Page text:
Dawson’s Creek star Busy Phillips explained non-binary child’s pronouns to grandma in the best way

Busy Phillips Birdie Silverstein non-binary

Busy Phillips has explained how she spoke to her mother about her non-binary child Birdie’s pronouns.

The Dawson’s Creek star and abortion rights campaigner revealed on a December episode of her Busy Phillips Is Doing Her Best podcast that her eldest child Birdie Leigh, 12, is gay and uses they/them pronouns.

In a new interview with Health.com she shared that Birdie is “femme-presenting non-binary”, and explained how she spoke to her own mother about their pronouns.

“My mom is older and wants to understand the pronoun conversation more,” she said.

“There are some really good books out there — like What’s Your Pronoun? Beyond He & She by Dennis Baron.

“I said to my mother, ‘Here’s the deal: You don’t have to understand it.’ That’s how I feel about all human rights — you don’t have to understand it.

“You can choose to believe what you want, but you don’t get to have jurisdiction over anyone else’s body or belief system.”

Phillips previously opened up about how she initially struggled to adjust to her child’s new pronouns.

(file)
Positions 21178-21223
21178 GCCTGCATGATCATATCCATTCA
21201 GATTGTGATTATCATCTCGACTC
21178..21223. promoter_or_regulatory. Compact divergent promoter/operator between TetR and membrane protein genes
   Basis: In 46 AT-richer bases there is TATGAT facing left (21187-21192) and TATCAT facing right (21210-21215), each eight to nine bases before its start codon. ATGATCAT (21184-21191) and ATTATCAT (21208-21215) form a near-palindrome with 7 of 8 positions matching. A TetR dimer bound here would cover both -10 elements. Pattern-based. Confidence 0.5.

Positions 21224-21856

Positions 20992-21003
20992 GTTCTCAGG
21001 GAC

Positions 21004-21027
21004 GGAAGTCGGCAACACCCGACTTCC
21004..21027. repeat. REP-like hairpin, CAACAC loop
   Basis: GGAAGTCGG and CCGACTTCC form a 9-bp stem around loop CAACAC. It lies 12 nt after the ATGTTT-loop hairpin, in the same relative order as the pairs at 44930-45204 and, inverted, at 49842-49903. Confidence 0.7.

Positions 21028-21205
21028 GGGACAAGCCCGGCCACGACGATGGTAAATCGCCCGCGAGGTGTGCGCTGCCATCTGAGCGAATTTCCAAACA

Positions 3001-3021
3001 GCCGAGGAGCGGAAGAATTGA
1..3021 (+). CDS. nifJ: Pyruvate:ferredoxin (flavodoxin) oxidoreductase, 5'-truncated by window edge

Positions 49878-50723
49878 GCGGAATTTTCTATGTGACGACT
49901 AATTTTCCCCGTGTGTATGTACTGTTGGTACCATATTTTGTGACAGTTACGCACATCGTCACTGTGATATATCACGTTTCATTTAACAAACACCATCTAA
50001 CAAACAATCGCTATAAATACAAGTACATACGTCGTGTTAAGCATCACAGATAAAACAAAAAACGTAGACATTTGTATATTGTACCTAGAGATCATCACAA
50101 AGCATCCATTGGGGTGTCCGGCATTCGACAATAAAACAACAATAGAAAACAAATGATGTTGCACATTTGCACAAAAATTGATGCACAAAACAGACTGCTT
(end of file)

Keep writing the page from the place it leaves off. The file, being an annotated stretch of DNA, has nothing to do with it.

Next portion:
Busy Phillips ‘leads by example’ in teaching her kids to ‘stand up for what’s right’

On how she and husband Marc Silverstein set an example to their kids when it comes to mental health, wellness and standing up for what’s right, Busy Phillips added: “I think the secret with kids is leading by example.

“I make a concerted effort to be aware of how I talk about diet and exercise around them — like, what my intention and goals are with those things.

“I’m also lucky that I have a partner in Marc, who does cycling and works out for his own mental health.

“We talk about therapy in our house and never shy away from hard conversations.”

“I’ve always been open — but not in that ‘I’m not a regular mom; I’m a cool mom’ way,” she continued.

“I don’t want to be my kids’ best friend. I want them to know by watching me what my values are and the things that are important.

“You can tell your kids to stand up for what’s right until you’re blue in the face. If they don’t see you doing it, they never will.”